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19th July 2015

My arm is waving rhythmically in time to strums of an acoustic guitar, joining a sea of light which beams magnificently from thousands of mobile phone flashlights. A harmonic chorus, culminated by a choir of 90,000 eager ticket-holders, acts as the backing vocals to Ed Sheeran at his third consecutive night of sold-out shows at London's iconic Wembley Stadium. The atmosphere can only be described as electric.


“There are,” booms an unmistakable voice with not even an inkling of nervous undertone, “a hell of a lot of you here”. He’s not wrong; this is the third and final night of an impressive three night stint at the prestigious venue, to which a grand total of around 270,000 people have paid to view over the course of the weekend. Usually home to rock tyrants – and Madonna – the Wembley Stadium stage is set for the Suffolk singer-songwriter. Ed Sheeran’s Wembley slot is not just a show, it is a statement to both fans and critics alike. It’s a big "f' you" to those who said he would never sell out Wembley at such an early stage in his career and likewise to the music industry who favour the incessant crooning of artists such as Meghan Trainor and Pitbull.


You’ll always hear Ed Sheeran referred to as “the boy next door done good” – an ordinary bloke who eats in Nando’s and watches The Jeremy Kyle Show JUST LIKE US – but I feel this is a slightly unfair label. Sheeran is an extremely gifted musician, with a pub-sized ego but stadium-sized talents. We shouldn’t allow the fact that he’s down-to-earth shadow his heart-wrenching lyrics and clever melodies. Ed Sheeran is successful in his own right, having built up a devoted fanbase using determination and hard-work over many years before the land of global superstar-dom was even a possibility.


Realistically, the Wembley stage should devour the man who waves awkwardly as he walks on stage armed with nothing but a guitar and loop-pedal. The 90,000-strong crowd chant his name and cheer tumultuously as Sheeran launches into his first song; the melancholic I’m A Mess. Many detractors assumed Ed would not be able to pull these shows off, but he proves them wrong effortlessly, with the energetic audience up on their feet, swaying and clapping along for the duration without any sign of wavering interest. They remain enraptured by Sheeran’s stunning lyricism throughout, soaking up every word as if hearing it for the first time. This is certainly not the case; Ed Sheeran’s sophomore album offering, ‘x’ (as in ‘multiply’… obviously), was the biggest-selling of 2014 and has just surged back to number one in the UK over a year after its original release, neatly coinciding with his record-breaking Wembley performances.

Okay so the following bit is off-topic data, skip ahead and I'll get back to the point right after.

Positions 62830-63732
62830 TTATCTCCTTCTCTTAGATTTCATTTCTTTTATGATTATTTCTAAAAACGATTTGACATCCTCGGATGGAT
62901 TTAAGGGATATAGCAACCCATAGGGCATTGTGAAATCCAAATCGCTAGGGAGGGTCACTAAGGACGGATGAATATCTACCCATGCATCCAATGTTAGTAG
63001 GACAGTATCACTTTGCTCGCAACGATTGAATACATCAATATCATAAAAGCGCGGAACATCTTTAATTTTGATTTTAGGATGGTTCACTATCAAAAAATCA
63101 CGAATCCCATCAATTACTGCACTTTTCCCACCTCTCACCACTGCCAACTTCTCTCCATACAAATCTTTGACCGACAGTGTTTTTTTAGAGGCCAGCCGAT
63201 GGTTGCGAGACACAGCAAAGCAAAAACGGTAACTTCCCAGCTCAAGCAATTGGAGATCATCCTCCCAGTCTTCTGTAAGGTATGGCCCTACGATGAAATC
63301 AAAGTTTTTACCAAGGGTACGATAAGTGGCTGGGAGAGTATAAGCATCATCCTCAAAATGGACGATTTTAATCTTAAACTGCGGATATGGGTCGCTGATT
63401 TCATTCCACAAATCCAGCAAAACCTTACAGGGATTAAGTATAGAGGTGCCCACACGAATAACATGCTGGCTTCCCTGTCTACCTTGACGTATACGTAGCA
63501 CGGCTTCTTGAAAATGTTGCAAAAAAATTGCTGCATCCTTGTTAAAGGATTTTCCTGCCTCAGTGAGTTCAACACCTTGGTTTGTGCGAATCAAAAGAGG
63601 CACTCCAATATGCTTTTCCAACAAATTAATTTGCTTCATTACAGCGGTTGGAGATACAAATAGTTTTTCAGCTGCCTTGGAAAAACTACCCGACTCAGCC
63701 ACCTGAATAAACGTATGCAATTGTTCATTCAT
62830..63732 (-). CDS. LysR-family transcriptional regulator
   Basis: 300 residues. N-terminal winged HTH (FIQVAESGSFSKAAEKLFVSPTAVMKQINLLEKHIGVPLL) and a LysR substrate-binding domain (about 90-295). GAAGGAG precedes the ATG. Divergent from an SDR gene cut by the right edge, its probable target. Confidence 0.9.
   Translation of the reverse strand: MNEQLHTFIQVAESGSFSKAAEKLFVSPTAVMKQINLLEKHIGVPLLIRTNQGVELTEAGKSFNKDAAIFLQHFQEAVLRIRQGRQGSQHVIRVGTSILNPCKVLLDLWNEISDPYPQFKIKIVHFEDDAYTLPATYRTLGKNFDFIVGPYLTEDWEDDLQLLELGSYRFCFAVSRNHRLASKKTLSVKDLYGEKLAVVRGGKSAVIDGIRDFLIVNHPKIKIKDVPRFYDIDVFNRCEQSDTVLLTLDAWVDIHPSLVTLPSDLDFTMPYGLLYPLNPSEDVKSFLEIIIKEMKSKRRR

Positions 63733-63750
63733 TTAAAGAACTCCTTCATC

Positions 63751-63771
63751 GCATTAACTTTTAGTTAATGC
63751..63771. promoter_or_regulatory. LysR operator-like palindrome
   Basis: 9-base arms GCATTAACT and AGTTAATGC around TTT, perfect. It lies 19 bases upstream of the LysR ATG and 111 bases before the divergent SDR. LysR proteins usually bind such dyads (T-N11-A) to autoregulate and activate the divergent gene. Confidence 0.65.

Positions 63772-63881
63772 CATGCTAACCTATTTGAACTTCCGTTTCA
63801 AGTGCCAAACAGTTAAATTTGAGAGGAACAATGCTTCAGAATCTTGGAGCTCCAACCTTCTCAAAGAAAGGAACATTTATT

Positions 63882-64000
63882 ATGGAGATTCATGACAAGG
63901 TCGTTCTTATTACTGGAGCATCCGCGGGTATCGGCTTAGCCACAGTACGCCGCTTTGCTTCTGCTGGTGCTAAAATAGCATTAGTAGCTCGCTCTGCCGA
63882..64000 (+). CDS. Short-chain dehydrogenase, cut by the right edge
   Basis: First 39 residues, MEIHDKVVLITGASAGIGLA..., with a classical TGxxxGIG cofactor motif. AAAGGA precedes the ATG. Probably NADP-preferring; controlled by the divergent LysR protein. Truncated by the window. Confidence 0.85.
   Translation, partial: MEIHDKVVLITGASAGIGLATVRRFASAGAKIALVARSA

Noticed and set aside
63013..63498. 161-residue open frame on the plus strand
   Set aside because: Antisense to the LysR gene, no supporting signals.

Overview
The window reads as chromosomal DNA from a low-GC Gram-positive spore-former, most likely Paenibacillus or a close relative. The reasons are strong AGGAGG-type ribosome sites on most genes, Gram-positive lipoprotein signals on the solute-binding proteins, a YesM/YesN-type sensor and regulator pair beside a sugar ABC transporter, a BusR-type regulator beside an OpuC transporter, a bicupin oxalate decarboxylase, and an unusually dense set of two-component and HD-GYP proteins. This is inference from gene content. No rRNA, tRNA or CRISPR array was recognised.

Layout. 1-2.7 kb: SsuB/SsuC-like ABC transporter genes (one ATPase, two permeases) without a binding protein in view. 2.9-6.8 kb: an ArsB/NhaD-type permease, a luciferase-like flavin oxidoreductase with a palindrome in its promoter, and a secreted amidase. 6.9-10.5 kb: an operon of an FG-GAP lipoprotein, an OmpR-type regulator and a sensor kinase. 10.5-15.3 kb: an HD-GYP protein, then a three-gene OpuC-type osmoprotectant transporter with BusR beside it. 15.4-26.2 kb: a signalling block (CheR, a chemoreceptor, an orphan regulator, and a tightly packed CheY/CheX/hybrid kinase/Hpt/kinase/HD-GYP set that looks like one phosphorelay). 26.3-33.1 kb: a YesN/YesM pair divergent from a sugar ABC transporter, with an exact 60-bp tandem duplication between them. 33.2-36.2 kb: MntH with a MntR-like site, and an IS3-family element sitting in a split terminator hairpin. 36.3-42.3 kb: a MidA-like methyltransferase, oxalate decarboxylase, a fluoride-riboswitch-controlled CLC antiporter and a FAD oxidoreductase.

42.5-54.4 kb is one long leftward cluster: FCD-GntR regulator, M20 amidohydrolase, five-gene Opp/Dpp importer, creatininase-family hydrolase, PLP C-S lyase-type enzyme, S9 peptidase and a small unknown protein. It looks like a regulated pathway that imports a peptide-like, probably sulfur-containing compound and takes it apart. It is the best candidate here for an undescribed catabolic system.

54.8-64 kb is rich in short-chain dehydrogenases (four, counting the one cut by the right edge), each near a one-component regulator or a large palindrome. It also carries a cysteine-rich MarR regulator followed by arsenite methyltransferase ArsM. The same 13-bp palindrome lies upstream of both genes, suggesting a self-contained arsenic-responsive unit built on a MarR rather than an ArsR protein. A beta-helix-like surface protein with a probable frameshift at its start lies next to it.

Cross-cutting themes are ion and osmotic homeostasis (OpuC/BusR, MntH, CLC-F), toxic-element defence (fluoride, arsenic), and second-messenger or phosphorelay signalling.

There were no mind-blowing pyrotechnics, unnecessary costume changes or gyrating backing dancers for Ed to hide behind, but he certainly didn’t need them. Using the afore-mentioned loop pedal, Sheeran concocts his music entirely single-handedly by strumming or beating his trusty guitar. The big screens behind project Ed’s cheerful face and famous ginger hair to the audience. There are no gimmicks; such are apparently dispensable features when matched by a very talented man.


A few pleasant surprises thrilled the crowd, including unexpected homage to Stevie Wonder and Nina Simone as well as fervent rapping to songs such as Take It Back and You Need Me, I Don’t Need You. Sheeran is clearly very passionate about his work, halting one song and piercing the music with a cry of “cut it” when the loop pedal ran out of battery halfway through, reminding us that this was a live performance as well as the oeuvre of a professional and perfectionist musician.


The show was raw, impassioned and inexplicably potent, cementing Ed’s position as a legend of the current music scene. He’s a pleasant breathe of fresh air to the industry after the bombardment of auto-tune and meaninglessly sexual lyrics which dominate the charts nowadays. Technically still at the start of his career (we’re still waiting for follow-up albums, “divide”, “subtract” and "equals: the greatest hits"), Ed Sheeran left the screaming audience craving more, with the crowds chanting the chorus to his infectious hit ‘Sing’ all the way to Wembley Park tube station, unfaltered even by the pouring rain.

Ed Sheeran - Wembley Stadium (Sunday 7th July 2015)

By Jack Edwards

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